Allen C. Smith, Austin R. Walsh
On 2/7/22, the FMCSA’s Training Provider Registry went live. The Registry maintains a list of registered training providers and a record of all individuals who have completed entry-level driver training. State agencies will have access to the Registry to verify that commercial driver’s license (CDL) applicants have completed the required training. Drivers who held a commercial learners permits (CLP) before 2/7/22 are not subject to the new Entry Level Driver Training (ELDT) requirements if they obtain a CDL before the CLP expires. Individuals seeking to obtain entry-level training can search for approved trainers at: https://tpr.fmcsa.dot.gov/. Entities who provide entry level training can learn more about becoming certified at: https://tpr.fmcsa.dot.gov/provider.
On 1/25/22, the Occupational Safety and Health Administration formally withdrew its emergency temporary standard requiring large companies to mandate COVID-19 vaccinations. However, on 1/22/22,
the Department of Homeland Security’s rule took effect mandating non-US Citizens crossing land ports of
entry be “fully vaccinated” from COVID-19. Canada’s reciprocal rule necessitates that any driver crossing
the U.S.’s northern border must be vaccinated. These mandates have been the subject of large-scale protests in Canada, with Canadian Prime Minister Trudeau invoking the Emergencies Act on 2/15/22 to forcefully remove commercial motor vehicles and drivers from the Ambassador Bridge in Windsor, ON, Canada.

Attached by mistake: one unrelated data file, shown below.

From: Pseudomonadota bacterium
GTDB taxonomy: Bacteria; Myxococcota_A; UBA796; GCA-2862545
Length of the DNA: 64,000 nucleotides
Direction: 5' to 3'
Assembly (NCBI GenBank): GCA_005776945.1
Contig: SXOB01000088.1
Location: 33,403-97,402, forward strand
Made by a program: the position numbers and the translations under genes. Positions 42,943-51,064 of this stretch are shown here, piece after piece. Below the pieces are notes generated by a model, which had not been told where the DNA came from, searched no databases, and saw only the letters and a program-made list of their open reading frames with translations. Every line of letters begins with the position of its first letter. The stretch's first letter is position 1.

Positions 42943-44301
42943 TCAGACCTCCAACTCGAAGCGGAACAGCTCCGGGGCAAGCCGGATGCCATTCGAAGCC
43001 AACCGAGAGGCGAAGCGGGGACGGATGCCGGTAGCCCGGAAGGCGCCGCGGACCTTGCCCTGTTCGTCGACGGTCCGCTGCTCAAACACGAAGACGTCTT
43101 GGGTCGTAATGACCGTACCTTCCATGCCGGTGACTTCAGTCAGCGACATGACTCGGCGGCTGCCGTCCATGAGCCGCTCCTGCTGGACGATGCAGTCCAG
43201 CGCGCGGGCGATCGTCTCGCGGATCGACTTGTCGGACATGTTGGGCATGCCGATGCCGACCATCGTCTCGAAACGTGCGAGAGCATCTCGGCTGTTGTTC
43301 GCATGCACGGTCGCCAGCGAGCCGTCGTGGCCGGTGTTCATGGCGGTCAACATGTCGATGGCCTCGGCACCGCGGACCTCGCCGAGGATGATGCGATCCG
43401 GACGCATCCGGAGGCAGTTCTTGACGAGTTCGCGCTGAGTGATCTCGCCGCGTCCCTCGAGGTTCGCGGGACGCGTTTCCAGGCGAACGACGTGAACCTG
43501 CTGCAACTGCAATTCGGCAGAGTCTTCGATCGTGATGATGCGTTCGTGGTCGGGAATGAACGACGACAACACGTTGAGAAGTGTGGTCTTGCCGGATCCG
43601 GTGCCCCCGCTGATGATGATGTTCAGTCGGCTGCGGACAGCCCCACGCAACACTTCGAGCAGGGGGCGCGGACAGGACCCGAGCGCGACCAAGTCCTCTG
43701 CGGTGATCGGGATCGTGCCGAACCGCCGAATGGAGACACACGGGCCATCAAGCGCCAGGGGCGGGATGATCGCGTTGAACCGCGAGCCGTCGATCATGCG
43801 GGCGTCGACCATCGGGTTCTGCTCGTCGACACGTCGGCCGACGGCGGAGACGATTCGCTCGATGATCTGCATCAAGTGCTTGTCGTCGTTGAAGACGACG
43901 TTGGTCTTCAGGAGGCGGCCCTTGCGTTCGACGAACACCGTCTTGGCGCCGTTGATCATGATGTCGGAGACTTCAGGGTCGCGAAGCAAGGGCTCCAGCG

On 1/19/22, Transportation Secretary Pete Buttigieg announced that Robin Hutcheson has been
appointed Deputy Administrator of the FMCSA and will serve as the acting administrator. Ms. Hutcheson
most recently served at the Department of Transportation (DOT) coordinating the DOT’s COVID-19
response and was previously director of public works for the City of Minneapolis.
On 1/7/22, the FMCSA issued a Regional Emergency Declaration related to winter storms in 29 states,
including North Carolina, and the District of Columbia. The Emergency Declaration granted exemption
from hours of service regulations to carriers and drivers providing direct assistance and support to
emergency relief efforts or that were engaged in the transportation of heating fuels. Carriers or drivers
subject to existing out-of-service orders at the time of the Emergency Declaration were not exempt. When a driver completed the direct assistance and was moving to normal operations, a 10-hour break is
required when the total time engaged in direct assistance to emergency relief efforts equaled 14
hours. The exemption expired no later than 2/26/22.